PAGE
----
High Altitude Tennis Partners Bring Their Game to Uganda From Parker
Ryan Segelke visits with John Lutaaya (sitting to Segelke's left) and his family.
Courtesy of Ryan Segelke
In the winter of 2014, South Carolina-based tennis coach John Prenelle called Ryan Segelke with a proposition. Prenelle was training a bright young Ugandan tennis player named John Lutaaya who was running out of funding and needed somewhere to go or else he’d be on his way back to Uganda, where opportunities were slim. Prenelle wondered if Ryan and his partner, Leslie, would continue Lutaaya's training at their state-of-the art facility in Parker: High Altitude Tennis.
The Segelkes didn’t hesitate. With help from the HAT Fund, the nonprofit side of High Altitude Tennis founded by Leslie that offers scholarships, Lutaaya's expenses were paid and he was soon on his way to Colorado.
Just over a year later, the Segelkes, along with one of their tennis instructors, Kat Hutchinson, are in Kampala, Uganda, visiting Lutaaya, now nineteen years old, and his family. “We built this relationship with John, he was a tremendous individual with tremendous character, just a great kid," Ryan says. "How can we not want to go down and help him, and help the community? It just makes logical sense for us to go down there and do that.”
After Lutaaya’s arrival in Colorado and before the Segelkes' departure for Uganda, an unbreakable bond was formed between the young tennis player and the coaches at High Altitude Fitness. A tennis star in Uganda who had dreams of attending an American university, Lutaaya quickly impressed his hosts with his optimism and drive.
The Segelkes took him on tours of different Colorado colleges, and Colorado Christian University rose to the top of Lutaaya’s list. His tennis skills were good enough to land him a spot on the team and the school said it would offer him a scholarship dependent on a minimum SAT score of 820, which is where the real battle for his future started.
After Lutaaya failed multiple times to reach the score, Susie Watts, a tutor with Denver-based College Direction, began helping him for free. Lutaaya took his final SAT test one day before he was slated to return to Uganda, and he flew home not knowing if he had passed or failed. Thanks to Watts and Lutaaya’s perseverance in learning a strange new language that differed from the English he'd learned in Uganda, he passed.
Now the Segelkes are in Uganda, helping Lutaaya apply to schools and meeting with locals to see how they can help. During their trip — they left March 26 and will return April 2 — they have meetings planned to help train tennis coaches; visit charities, schools and orphanages; and deliver much-needed equipment like tennis rackets, tennis balls, bags and tennis balls. Denver Mac Repair donated iPads and video equipment to improve training techniques, and Wilson donated rackets, strings, shoes, and grips.
“I think that there’s some very specific ways that we can help,” Segelke says. “One of them is we’re going to bring equipment. The second one is we’re going to provide education, and then is it the $88 we should focus on?” He's referring to to the annual cost of a private school in Uganda. “I don’t know about you," he continues. "I’ll drop $500 to send five kids to private school. That makes a lot of sense to me."
The Segelkes will also meet with representatives of the Uganda Tennis Association to discuss ways for Uganda to regain its membership in the International Tennis Federation. ITF membership guarantees tournaments and exposure essential to developing tennis players like Lutaaya. But after failing to pay its membership fees, Uganda finds itself on the outside looking in.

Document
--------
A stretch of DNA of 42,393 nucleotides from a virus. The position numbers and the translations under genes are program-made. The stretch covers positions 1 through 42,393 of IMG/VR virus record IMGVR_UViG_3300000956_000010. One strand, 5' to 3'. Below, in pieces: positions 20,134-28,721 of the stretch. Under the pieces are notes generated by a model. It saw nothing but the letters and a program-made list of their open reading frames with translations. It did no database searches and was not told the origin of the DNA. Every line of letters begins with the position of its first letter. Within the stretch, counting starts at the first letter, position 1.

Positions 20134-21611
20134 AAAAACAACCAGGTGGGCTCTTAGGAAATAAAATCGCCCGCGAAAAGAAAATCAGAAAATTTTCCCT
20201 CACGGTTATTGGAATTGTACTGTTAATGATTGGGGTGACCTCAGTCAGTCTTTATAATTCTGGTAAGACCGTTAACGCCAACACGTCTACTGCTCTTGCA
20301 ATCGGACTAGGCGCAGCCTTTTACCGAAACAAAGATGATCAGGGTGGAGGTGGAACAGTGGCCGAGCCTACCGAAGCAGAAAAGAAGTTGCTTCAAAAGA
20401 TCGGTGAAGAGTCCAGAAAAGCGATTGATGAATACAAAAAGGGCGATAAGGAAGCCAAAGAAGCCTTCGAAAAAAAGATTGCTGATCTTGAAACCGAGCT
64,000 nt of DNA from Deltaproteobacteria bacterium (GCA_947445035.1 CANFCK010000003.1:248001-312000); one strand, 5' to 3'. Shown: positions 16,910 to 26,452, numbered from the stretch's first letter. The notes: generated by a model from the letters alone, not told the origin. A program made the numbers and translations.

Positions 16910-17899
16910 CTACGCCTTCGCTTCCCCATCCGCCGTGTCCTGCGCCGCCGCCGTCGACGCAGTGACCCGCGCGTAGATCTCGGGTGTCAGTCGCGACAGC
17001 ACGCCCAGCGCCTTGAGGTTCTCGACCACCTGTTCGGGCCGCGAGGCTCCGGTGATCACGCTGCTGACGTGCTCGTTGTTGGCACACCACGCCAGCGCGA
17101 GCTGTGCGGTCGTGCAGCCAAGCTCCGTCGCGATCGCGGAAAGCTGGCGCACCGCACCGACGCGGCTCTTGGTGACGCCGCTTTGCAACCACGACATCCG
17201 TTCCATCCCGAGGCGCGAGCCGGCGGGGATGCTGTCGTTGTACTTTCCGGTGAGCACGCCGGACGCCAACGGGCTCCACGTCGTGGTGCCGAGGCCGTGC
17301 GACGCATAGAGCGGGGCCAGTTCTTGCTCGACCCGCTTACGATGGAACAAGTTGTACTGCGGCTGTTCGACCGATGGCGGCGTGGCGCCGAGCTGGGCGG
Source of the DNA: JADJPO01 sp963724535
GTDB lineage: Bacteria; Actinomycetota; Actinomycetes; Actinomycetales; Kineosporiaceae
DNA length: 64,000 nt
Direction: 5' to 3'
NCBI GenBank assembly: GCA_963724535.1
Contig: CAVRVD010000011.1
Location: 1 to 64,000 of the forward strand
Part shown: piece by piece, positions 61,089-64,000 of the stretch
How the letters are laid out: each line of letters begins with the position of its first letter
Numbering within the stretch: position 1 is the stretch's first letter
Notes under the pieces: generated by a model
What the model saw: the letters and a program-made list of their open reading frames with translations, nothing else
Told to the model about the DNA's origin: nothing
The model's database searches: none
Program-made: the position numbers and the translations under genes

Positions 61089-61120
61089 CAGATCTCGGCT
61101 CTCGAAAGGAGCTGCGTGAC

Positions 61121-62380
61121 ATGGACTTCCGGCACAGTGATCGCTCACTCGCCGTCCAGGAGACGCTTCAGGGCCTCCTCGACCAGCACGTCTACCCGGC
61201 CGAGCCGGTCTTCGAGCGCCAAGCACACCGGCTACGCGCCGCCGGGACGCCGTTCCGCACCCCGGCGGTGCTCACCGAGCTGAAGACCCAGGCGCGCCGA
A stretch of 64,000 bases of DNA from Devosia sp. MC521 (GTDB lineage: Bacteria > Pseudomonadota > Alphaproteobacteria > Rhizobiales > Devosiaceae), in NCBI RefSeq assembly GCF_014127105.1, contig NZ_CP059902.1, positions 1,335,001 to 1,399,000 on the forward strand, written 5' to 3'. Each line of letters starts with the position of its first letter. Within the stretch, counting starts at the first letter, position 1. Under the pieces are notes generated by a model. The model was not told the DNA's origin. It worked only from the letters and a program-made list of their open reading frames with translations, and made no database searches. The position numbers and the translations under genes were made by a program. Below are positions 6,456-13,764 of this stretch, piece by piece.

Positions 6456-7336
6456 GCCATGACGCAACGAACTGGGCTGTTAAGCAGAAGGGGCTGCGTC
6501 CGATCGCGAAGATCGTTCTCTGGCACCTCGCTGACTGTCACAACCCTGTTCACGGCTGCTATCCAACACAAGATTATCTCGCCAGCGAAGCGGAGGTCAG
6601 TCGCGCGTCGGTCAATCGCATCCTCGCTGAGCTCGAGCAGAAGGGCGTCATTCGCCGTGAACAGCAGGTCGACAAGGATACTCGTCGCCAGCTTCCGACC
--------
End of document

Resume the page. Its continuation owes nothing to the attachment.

John Lutaaya hopes to attend a Colorado university in the fall.
Courtesy of Ryan Segelke.
Strengthening local tennis communities will be a big part of their trip, as the Segelkes transfer what they’ve learned at their training center in Parker to a place halfway across the world. “This is such a tremendous opportunity to learn about treating people the right way, about what it really takes. Most kids don’t understand the amount of failure they’re going to have to face when they get into the real world,” Ryan Segelke says. "They’re not ready for that, and that’s what we have to teach them. It’s not you win or lose, it’s you win or you learn, and if they can learn a concept like that, they’ll have a chance to be very successful when they get into the real world — and that’s what it’s all about for us.”
They’re even meeting with the senior media advisor to President Yoweri Museveni: John Nagenda, a former cricket player turned politician. Ryan is excited to ask him how the Segelkes can help. “What ways, through sports, can we help provide a better life?" he says. "Let’s see what his ideas are, and see if there’s room for a partnership. That’ll be pretty exciting to meet with John."
Lutaaya once gave a speech at High Altitude Tennis during which he mentioned that he was lucky to eat one meal a day in Uganda. In response, the Segelkes are providing Lutaaya’s mother, a cook in Kampala, with enough money to feed 25 kids a week at a local tennis academy.
Ryan Segelke has hopes for the future.
Courtesy of Ryan Segelke
In the fall, Lutaaya should be heading back to Colorado for college. But he doesn't plan to stay here. According to Ryan, Lutaaya plans on returning to Uganda after he graduates to give back to the community that raised him. And both he and the Segelkes hope that in the future, kids in Kampala won’t have to travel halfway across the world to get a fair shake at success.
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